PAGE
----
Us and them

Livestock | 15th March 2021 | By Matt Dalgleish

The Snapshot

  • The US are in their third year of a technical herd liquidation with their female slaughter ratio sitting above 47.5%.
  • The 2020 season saw the annual average FSR reach 49.1%, resulting in a 0.4% decline in the US herd.
  • January 2021 saw the US FSR open the season at 50.5%, well entrenched in liquidation territory.
  • USDA forecasts show a herd increase of 0.6% is expected during 2021, which seems unlikely unless the FSR drops away dramatically in the coming months to average 47% over the 2021 season.

The Detail

US beef markets are a key driver of global beef values. They are especially important to the Australian cattle market because, over the longer term, our prices tend to take the lead from the US. Indeed, the fortunes of the Australian beef sector are inextricably linked to the US as they are our primary competitor into our key beef export markets of Japan and South Korea and they are an important beef export customer, in their own right.

Just as we keep a close eye on the Australian cattle cycle of rebuild and liquidation, via the female slaughter ratio (FSR), we do the same for the US cattle cycle. To recap on how the FSR can be used to determine rebuild/liquidation in Australia and the US have a read of our article on the US FSR from August 2020 and on the Australian FSR update from February 2021.

The 2020 season saw the US FSR finish the year at an average of 49.1%, well above the 47.5% threshold that signifies rebuild or liquidation. Last year the US herd was in liquidation phase (which began in 2019) and the herd eased 0.4% from 94.8 million head to 94.4 million head.  January data from the United States Department of Agriculture (USDA) shows that the monthly FSR has come in at 50.5%, at the upper end of the “normal” range that could be expected for January and well entrenched in herd liquidation territory.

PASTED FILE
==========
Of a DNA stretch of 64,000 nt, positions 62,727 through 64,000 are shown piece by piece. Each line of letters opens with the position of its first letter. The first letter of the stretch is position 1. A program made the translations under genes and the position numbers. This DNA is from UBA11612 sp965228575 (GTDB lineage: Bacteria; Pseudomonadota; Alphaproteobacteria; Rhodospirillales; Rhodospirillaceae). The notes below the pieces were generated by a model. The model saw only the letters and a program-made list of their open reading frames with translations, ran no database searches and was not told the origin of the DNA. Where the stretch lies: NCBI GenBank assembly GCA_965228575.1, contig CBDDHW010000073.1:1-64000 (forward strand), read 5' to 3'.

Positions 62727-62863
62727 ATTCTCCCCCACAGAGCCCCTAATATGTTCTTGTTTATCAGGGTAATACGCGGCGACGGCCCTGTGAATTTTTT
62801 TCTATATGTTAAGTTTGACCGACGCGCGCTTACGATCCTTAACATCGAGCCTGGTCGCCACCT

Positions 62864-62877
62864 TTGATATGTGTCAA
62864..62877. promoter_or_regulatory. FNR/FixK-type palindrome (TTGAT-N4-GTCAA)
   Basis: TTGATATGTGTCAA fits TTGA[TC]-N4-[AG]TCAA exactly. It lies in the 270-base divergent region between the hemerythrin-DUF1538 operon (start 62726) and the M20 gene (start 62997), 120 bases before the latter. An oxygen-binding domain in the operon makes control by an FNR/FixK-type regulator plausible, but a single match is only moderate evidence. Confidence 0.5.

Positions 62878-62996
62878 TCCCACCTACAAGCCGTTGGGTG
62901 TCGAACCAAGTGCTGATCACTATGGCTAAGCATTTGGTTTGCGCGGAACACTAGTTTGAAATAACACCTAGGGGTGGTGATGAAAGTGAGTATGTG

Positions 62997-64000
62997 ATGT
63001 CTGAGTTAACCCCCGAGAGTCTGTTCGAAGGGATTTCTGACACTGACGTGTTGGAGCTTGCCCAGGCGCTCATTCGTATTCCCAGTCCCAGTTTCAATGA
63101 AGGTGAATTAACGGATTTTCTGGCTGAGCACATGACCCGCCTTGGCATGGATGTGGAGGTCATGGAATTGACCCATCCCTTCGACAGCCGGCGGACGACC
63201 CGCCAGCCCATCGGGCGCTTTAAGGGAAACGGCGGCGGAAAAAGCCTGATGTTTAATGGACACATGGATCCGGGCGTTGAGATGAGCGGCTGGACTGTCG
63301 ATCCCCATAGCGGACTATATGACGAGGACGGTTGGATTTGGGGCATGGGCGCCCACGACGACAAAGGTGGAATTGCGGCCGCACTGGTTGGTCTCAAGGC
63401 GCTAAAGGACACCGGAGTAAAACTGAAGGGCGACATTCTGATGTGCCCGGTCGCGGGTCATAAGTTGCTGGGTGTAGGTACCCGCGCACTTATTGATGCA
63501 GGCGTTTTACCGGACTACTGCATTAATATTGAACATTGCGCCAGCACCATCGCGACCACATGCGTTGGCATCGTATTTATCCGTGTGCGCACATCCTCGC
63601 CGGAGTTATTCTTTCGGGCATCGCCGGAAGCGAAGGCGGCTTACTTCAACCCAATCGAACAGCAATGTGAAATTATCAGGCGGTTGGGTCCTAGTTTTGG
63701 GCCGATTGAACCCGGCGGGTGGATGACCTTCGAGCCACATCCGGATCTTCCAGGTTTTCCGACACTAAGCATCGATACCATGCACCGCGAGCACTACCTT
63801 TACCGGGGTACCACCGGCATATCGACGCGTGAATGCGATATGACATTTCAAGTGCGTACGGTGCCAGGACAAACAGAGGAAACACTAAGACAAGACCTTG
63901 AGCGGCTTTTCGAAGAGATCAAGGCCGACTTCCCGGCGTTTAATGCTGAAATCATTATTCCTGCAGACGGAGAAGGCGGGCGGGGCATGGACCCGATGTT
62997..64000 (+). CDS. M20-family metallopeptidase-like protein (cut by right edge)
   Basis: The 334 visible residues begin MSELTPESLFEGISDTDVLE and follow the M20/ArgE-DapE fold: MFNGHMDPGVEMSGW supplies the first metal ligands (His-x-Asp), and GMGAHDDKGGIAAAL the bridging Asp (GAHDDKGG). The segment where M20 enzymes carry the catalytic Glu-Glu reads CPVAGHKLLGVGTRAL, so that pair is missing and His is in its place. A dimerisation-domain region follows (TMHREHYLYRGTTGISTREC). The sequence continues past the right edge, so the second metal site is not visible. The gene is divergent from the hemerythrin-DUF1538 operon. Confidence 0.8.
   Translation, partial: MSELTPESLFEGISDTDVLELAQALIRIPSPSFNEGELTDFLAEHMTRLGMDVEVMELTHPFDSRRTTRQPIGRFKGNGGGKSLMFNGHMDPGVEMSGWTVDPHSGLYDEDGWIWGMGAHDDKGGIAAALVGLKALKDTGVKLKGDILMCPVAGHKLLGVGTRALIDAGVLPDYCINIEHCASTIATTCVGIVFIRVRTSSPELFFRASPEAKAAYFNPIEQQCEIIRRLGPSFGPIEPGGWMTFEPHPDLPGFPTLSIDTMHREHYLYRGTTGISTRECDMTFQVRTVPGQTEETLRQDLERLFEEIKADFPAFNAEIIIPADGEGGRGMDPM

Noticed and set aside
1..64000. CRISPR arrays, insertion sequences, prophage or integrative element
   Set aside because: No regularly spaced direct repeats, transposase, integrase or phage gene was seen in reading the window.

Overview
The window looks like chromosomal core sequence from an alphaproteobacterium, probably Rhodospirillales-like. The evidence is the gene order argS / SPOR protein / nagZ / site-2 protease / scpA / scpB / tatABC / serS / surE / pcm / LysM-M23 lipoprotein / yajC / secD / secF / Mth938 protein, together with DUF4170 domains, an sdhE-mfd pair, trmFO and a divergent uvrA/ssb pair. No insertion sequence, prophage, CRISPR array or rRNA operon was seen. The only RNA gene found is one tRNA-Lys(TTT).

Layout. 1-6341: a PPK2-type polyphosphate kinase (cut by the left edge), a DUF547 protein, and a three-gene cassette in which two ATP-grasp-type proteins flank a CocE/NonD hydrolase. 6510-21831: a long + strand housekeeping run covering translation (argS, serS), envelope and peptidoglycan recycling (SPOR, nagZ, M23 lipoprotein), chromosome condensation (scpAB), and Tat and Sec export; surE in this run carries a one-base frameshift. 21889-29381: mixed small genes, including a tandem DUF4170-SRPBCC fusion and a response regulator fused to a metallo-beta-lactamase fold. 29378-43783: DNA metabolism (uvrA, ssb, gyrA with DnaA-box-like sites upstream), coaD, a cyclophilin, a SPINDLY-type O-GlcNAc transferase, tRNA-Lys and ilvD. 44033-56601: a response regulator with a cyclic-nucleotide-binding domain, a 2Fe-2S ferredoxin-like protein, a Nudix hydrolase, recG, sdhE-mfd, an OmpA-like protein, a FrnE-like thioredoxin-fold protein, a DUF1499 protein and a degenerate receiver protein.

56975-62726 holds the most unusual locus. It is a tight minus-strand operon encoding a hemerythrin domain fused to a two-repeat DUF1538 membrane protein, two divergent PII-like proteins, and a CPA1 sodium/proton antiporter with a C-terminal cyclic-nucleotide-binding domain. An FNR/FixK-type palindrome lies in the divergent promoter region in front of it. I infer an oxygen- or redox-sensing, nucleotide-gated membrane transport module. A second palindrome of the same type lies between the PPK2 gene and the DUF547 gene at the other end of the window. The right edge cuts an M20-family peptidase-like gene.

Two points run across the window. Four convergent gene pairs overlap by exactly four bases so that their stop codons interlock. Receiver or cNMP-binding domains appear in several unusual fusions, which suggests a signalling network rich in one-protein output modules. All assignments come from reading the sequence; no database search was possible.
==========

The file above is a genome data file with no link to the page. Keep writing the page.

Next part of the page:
While it is early days yet, we can assess the likely outcome for the US herd during 2021 in the event that their FSR remains at the upper end of the 70% range for the season. An FSR that remained at the upper end of the “normal” range would average 48.9% over the year.

Correlation analysis between the annual average FSR to the annual change in the US herd suggests an FSR of 48.9% would likely see a decline in the herd by 1.2%, taking the US herd to 93.2 million head during 2021. However, USDA baseline forecasts for the 2021 season have the US herd growing by 0.6% this season to reach 95.0 million head.

For the US herd to grow to 95.0 million head by the end of 2021 the FSR would need to be trending at the lower end of the “normal” range for the entire season, averaging an annual figure of 47% and going back into a rebuild phase this season. This seems unlikely, particularly when we assess previous US cattle cycles.

Over the past century there has been eleven cattle cycles of rebuild and liquidation. The average time spent in rebuild was six years, with the most common length of liquidation phase being four years. History suggests that there is at least one more year of liquidation for the US herd beyond 2021, and perhaps up to three more years of liquidation.


  • USA
  • Cattle
  • Beef
  • Slaughter
  • FSR